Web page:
For former Afghan translator Waheed, the news that he will be approved to move to the UK is a ‘life-saving dream come true’.
“It lifts a shadow from our lives and means my family will finally be safe from the Taliban,” said the 29-year-old, who spent three years with military spies and frontline troops in Helmand province.
Like many other interpreters who risked their lives with British troops, he learned yesterday that the government is speeding up their business and broadening the criteria under which they can seek refuge in the UK.
Hundreds of Afghans who have worked for British forces are expected to relocate as Taliban insurgents ramp up attacks and the UK prepares to leave Afghanistan. It is estimated that about 3,000, including families, will be rescued.
Pictured: Former Afghan British military translator Waheed with British forces in Helmand
With changes to criteria announced yesterday by the Daily Mail, Defense Secretary Ben Wallace has paved the way for the relocation of hundreds of interpreters whose contracts have been terminated for minor offences.
More than 1,000 – 35 per cent of translators employed by the British Armed Forces – were made redundant without the right to appeal and several hundred are now expected to be eligible for resettlement.
One of them is Waheed, a father of two who worked for the highly sensitive Electronic Warfare Unit and Brigade Reconnaissance Forces between 2010 and 2013, but his job was terminated after a Kindle e-reader was found among his belongings at the camp.
It was a rule that no electronic devices, including cell phones, could be taken into base areas without special permission.
Pictured: Waheed’s wife and son at their home in Kabul
“This friendly change of policy corrects a grave injustice,” Waheed said. “I was given the Kindle by a British officer and had written permission for it, but their regiment left Afghanistan and when the new team arrived they found the Kindle, refused to accept my permission and I was fired.
“Since then, we’ve been living in the shadow of the Taliban, wondering if every knock on the door was insurgents coming at us. We felt terrified and abandoned – but now there is hope.’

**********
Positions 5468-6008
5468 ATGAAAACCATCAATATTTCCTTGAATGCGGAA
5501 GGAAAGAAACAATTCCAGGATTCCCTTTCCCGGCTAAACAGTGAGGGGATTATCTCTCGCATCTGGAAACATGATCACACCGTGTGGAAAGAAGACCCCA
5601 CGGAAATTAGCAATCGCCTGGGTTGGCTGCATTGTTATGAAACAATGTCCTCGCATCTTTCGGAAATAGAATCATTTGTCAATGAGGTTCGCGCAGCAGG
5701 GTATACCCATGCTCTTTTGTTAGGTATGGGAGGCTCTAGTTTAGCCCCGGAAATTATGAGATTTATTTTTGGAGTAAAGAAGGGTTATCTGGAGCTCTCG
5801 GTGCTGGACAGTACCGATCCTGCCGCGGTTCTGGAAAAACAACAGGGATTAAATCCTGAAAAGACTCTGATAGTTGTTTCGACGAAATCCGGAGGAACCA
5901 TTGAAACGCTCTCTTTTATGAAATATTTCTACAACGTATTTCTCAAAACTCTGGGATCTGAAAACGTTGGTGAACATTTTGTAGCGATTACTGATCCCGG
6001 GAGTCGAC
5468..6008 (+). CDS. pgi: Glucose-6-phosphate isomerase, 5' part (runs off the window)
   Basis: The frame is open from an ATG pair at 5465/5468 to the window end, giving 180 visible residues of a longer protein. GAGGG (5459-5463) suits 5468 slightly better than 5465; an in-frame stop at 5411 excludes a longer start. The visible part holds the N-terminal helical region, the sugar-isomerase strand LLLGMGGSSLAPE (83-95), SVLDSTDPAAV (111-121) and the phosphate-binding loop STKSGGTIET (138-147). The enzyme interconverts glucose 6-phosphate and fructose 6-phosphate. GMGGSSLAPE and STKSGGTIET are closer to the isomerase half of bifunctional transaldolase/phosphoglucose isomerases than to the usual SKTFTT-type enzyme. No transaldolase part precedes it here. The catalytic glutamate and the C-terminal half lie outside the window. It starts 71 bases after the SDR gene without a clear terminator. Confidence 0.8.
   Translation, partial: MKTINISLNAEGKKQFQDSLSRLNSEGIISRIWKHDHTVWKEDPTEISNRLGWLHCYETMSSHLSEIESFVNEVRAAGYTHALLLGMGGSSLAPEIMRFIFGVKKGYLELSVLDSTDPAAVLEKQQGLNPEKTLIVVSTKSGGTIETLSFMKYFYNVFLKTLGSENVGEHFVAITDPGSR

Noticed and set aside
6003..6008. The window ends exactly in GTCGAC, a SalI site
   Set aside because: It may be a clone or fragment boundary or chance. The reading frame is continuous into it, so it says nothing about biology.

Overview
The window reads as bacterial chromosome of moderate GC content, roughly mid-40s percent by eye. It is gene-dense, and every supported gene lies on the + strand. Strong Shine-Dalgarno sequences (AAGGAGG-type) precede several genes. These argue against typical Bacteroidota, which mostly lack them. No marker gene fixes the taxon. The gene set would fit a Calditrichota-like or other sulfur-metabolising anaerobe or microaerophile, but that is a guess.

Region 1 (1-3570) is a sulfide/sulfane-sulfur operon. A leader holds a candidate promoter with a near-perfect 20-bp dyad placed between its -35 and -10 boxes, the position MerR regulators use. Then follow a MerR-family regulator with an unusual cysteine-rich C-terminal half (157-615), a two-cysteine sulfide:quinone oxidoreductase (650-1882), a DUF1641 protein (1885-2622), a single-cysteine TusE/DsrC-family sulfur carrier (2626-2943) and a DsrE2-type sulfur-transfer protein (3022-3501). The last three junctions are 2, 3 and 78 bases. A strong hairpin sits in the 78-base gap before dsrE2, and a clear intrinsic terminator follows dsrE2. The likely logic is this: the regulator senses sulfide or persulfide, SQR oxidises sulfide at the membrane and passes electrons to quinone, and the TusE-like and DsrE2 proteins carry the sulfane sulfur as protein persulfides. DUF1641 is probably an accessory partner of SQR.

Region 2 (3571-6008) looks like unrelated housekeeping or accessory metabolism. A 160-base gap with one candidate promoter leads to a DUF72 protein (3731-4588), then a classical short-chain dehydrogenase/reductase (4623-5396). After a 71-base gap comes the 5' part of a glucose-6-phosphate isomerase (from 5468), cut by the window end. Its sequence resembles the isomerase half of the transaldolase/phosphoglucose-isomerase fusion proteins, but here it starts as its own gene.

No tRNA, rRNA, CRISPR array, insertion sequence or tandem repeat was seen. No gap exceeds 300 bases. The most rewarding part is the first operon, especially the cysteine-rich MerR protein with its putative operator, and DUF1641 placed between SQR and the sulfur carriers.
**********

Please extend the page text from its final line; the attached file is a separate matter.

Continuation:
Waheed’s case is one of the issues highlighted in this newspaper’s award-winning Betrayal of the Brave campaign, which helped bring about the major changes announced yesterday as part of a redrafted Afghan relocation and aid policy. (ARAP) to the deteriorating situation in Afghanistan and the impending departure of international troops.
In one of the key changes, Mr Wallace has indicated that those fired for minor offenses who would otherwise qualify to come to Britain by default under ARAP could be eligible for re-employment with ‘presumption of approval’ when there is are no other factors of concern.
Colonel Simon Diggins, a former military attaché at the British Embassy in Kabul and one of the founders of the Sulha Alliance, which helps translators, said: ‘We welcome the government’s announcement, but we still have our concerns.
“We need assurances that the teams present can meet the demand to clear the interpreters and their families before our final troops withdraw. We are also seeking clarity on the…government’s definition of minor offences.’
He added that officials should also directly contact those who may benefit from the policy change to inform them.
Many interpreters have disputed the reasons for their termination, with some being fired, for example for being late for work while roads were closed by Taliban checkpoints.
The Department of Defense maintains that all contract terminations were justified.
A former Afghan interpreter who fled the Taliban after receiving death threats in connection with his work for British troops has been stranded in limbo in a refugee camp in Greece, unable to move to Britain even though he is eligible.
Nabi, 35, who spent four years with British troops in Helmand province, has been told by email that he and his family are eligible to start a new life in the UK – but only if they be in Afghanistan and be able to travel from Kabul.
But he said he is unable to return to his homeland because he is on insurgents’ “death lists” and urged the government to show “compassion” and allow him to enter from Greece. to come.
Former translator Nabi in a refugee camp in Athens where he lives. He’s been told he’s eligible to move to the UK but fears he’ll have to return to Kabul to hear his case
Nabi arrived in Athens in 2018 after receiving death threats signed by a Taliban commander who told him, “You worked for the infidel troops — your punishment is death.” The warning came after two of his colleagues in Helmand were killed and he was injured in an ambush.
His wife and four children are in Afghanistan and Nabi said he left because of the danger he put them in as a result of his work for the UK.
“I ask the government, who say I deserve to locate, to give me permission to do so through the embassy in Athens and then my family to join me in the UK,” he said. “I’ll be in grave danger if I return and I’m a danger to them.”
Earlier this year, former interpreter Nesar and his wife Nazanin came to the UK from a Greek refugee camp after the embassy in Athens handled their case when it was highlighted by the Mail’s Betrayal of the Brave campaign.